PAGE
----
Wednesday night, in an odd word, was breathtaking. Trey Burke returned for the Utah Jazz as they took on the New Orleans Pelicans for the first of three games on the road. I had completely forgotten what it was like to watch a point guard with complete point guard skills. Burke hit jump shots, finished at the rim and even managed to make the pick n’ roll look like we were actually watching Jazz basketball.
In just under 12 minutes, Burke made five of eight shots including a masterful three pointer in the fourth quarter. He led the team well and didn’t turn the ball over. For an NBA debut (coming off injury no less) Burke’s game was very impressive. I don’t think Jazz fans could’ve expected anything more from the rookie.
As a Jazz fan, it’s painful to watch the Jazz struggle at running the offense. We’d become so accustomed to Deron Williams finding Carlos Boozer or John Stockton throwing a perfectly executed bounce pass to Karl Malone, that this season has been a bit of a shock. The Jazz no longer have Jerry Sloan on the sidelines directing veteran players in a well-oiled offense, but rather, a number of young players who are learning how to play basketball on a professional level. There are flashes of brilliance that can get fans excited, but ultimately, it’s been dismal. Burke will help.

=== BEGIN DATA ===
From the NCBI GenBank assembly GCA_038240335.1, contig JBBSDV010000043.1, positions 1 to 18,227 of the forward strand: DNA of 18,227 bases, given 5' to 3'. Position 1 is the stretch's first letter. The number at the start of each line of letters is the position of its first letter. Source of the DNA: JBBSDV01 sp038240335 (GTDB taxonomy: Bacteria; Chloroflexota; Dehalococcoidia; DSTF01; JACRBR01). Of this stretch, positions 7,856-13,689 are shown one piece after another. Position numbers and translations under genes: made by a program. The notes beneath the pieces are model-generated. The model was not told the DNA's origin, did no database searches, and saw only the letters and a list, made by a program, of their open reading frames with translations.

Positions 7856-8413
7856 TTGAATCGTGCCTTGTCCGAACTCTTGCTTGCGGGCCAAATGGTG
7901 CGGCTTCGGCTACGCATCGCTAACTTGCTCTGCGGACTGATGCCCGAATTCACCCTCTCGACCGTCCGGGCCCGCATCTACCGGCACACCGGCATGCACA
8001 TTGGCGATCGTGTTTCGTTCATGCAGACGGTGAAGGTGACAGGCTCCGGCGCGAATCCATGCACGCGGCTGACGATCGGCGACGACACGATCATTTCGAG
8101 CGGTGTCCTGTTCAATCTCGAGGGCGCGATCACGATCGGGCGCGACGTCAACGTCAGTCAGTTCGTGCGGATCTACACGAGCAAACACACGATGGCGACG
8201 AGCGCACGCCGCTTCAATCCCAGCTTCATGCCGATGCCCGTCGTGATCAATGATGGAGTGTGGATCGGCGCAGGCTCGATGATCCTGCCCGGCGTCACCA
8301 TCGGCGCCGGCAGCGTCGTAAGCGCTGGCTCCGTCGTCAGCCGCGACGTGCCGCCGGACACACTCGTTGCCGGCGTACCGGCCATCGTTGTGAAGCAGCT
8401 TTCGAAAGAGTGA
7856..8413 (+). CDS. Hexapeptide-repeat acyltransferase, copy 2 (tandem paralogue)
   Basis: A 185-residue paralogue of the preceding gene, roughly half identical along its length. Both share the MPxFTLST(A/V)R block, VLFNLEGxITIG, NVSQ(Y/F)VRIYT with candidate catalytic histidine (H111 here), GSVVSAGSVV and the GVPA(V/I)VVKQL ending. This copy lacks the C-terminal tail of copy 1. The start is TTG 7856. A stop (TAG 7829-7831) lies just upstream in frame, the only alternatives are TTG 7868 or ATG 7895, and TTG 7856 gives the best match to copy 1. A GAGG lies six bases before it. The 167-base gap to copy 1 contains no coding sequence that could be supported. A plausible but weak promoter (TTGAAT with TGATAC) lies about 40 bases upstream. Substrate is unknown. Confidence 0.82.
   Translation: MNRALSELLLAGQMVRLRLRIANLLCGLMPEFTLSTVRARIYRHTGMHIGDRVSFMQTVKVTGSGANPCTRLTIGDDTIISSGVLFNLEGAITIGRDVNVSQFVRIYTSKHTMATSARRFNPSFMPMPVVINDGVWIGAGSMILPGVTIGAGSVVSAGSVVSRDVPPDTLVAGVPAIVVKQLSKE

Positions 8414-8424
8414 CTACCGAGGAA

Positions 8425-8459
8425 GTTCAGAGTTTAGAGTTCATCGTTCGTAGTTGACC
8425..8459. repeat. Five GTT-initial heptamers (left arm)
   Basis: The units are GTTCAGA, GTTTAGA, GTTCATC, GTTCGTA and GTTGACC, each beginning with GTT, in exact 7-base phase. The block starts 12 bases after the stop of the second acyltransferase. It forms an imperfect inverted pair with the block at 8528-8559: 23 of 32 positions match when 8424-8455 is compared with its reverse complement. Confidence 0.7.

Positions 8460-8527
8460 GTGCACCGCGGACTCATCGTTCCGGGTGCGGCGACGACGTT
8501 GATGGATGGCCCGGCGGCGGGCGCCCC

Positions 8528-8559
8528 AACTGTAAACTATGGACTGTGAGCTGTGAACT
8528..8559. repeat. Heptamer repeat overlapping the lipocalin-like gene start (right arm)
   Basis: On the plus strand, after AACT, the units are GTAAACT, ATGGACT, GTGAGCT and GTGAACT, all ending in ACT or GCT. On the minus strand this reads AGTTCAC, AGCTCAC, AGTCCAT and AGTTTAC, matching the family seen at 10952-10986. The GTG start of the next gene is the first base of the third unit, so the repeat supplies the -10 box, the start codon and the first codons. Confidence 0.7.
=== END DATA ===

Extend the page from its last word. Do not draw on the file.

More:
“It felt good out there,” Burke said to the Salt Lake Tribune. “Just trying to get the pace of the game, trying to get my wind back up. I think those are the biggest areas. Obviously, it was a loss, which is unfortunate. We hate losing.”
He thinks it felt good? Jazz fans were beyond relieved to see the 21-year old suit up and finally get his first NBA action. The losses will pile up this year, but that will change. Burke will (likely) get an elite back court mate in the form of Jabari Parker or Andrew Wiggins, and that’s when the wins will start to accumulate. People forget that Kevin Durant and Russell Westbrook went through the exact same thing the Jazz are currently battling. While I’m not comparing these elite players to the young Jazz players, it takes time to gel and win. Years even.
“I thought he did great. I thought he looked in tune and ready to get the ball in his hands,” Jazz coach Tyrone Corbin told the Deseret News about Burke’s return. “Unfortunately, we were restricted with the minutes for him and had to take him out. But he felt good, he looked good, so I’m happy for him.”
Soon enough, Burke’s minute restrictions will disappear and the ninth overall pick will be back where he belongs. In the starting lineup. I expect to see many more quick drives, fadeaway jumpers after a cross over and pin point passes to a rolling-to-the-basket Enes Kanter or Derrick Favors. Burke showed in college that he has the clutch gene and the motivation to be successful. So, it’s only a matter of time until the hard working Burke is breaking down NBA defenses like it’s the NCAA tournament.